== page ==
freeline-29 - Page 131

48 Hours On The Church
down the margin to my right hand
side, which was a bit of a problem due
to an aerator that was in the water. I
had no option but to follow the fish
down the margins, battling my way
through the reeds with a rod in one
hand and a net in the other. In the
moonlight I saw a huge swirl right
next to the aerator, which was the last
thing I wanted! I clamped down on
the fish, plunging the rod well tip well
below the surface of the water, and
held on as the fish was still determined to take line. Looking back, it
was inevitable that something was
going to give, and give it did. The line
fell slack and I wound in the complete
rig, minus the lead. The hook had
pulled. I was absolutely gutted! The
first morning had been awesome with
two nice fish quickly, and a method
that would surely continue to score
for the remainder of my session, considering the weather conditions.
Unfortunately this good patch had
almost been cancelled out by two
losses in a row! I tied a new rig again,
got it back out and went straight to
bed, so I couldn’t think about it any
First light soon came, and I had had
no further action through the night. I
made myself a brew and watched the
lake as the sun burnt off the early
morning mist. I gave it a couple of
hours before winding in and going to
see Lew and telling him about the
previous night’s events. Unfortunately he hadn’t had a take yet, so he
decided to change over to zigs as
well. On my way back round to my
swim, I had a quick look from up the
tree. The fish were clearly visible, and
again sticking to the same patrol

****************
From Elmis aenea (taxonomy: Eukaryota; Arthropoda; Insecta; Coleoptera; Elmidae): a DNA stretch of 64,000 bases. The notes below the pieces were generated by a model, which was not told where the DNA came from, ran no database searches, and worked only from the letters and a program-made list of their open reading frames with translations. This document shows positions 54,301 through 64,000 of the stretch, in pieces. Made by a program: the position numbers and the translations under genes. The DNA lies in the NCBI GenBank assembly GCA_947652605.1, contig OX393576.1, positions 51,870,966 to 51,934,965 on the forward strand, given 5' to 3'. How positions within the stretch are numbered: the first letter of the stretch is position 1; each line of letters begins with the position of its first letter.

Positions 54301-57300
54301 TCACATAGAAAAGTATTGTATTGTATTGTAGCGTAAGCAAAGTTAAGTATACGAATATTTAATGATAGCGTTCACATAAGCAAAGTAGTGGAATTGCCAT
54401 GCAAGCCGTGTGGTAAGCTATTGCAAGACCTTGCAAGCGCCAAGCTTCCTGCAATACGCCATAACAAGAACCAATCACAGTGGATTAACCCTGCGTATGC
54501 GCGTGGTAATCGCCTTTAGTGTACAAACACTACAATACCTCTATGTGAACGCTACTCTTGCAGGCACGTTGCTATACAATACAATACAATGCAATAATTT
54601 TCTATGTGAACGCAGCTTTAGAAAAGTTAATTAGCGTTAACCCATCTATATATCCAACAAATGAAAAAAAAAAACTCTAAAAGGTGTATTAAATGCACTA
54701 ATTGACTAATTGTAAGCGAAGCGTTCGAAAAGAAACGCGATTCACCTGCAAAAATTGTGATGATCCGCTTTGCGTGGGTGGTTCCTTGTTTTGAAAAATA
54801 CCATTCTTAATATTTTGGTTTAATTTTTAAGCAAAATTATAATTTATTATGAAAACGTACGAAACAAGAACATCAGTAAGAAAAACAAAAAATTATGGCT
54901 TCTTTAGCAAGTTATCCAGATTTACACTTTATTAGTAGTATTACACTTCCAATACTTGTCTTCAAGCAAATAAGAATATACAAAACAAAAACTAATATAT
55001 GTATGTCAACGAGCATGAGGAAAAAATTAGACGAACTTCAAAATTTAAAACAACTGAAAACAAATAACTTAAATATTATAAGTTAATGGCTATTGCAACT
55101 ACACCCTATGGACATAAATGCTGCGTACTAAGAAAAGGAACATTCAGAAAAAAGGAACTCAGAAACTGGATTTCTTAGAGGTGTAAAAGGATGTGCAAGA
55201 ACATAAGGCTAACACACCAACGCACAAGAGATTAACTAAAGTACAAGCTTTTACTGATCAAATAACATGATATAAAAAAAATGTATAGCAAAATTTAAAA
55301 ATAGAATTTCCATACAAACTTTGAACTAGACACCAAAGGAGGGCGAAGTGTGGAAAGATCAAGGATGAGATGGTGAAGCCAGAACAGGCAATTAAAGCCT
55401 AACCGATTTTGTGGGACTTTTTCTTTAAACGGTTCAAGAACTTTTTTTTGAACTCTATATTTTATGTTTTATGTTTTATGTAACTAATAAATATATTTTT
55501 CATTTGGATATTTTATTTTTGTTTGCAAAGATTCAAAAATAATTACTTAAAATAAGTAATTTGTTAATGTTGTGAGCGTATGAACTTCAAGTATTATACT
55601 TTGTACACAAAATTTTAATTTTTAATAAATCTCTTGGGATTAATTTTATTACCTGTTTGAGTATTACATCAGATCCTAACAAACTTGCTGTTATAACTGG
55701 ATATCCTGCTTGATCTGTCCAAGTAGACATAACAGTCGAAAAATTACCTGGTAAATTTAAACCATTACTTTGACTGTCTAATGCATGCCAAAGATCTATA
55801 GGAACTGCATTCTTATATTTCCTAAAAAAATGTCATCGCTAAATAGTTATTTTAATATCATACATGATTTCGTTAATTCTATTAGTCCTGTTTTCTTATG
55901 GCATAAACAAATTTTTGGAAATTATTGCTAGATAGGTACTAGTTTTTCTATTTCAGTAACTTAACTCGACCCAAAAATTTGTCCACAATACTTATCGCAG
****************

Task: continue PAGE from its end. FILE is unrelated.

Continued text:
route as the day before. I jumped
straight down and got all three rods
out again as quickly as possible, hoping for a quick bite! I didn’t have to
wait long as about 15 minutes after
putting the rods out, the middle rod
was away. Unlike the others, this fish
didn’t take any line off me throughout
the whole fight, even under the tip.
Lew came around and netted what
looked like a good upper 20 mirror for
me. Brilliant – confidence back! On
the scales she weighed 27lb 6oz and
was a lovely carp, well proportioned
with a lovely rounded tail and big
shoulders. Lew took some shots of
both sides for me before I slipped her
back and put the kettle on.
I got the rod back out shortly after
that, but nothing happened for the
rest of the day, so I decided to wind in
and go for a couple of laps with my
Polaroids at about 4pm. The fish were
clearly not where they had been, and
I wasn’t at all surprised when I found
a large group of fish at the other end
of the lake. With only 14 hours or so
left, I ran back to my swim, packed up
and legged it round to the other side
to fish the night. I quickly flicked the
marker about to three areas I had just
seen fish to get the depth for my zigs,
and after no more than 15 minutes I
had three fresh zigs out in the new
My next take came at about 7pm,
on the middle rod positioned just past
the edge of the island. I had to give
this fish quite a lot of stick due to fishing past the edge of the island, but
with a bit of pressure, the fish was
soon plodding in open water out in
front. I shouted to Lew, who came
round just as I got the fish into the
net. He was shocked that I had
moved, especially after having five
bites at the other end, but after I told
him what I had seen and then getting
a bite, he agreed that I had made the
28lb 12oz mirror – well worth the move!

Powered by

Full screen Click to read
Paperturn flip book
Download as PDF
Shopping cart
Full screen
Exit full screen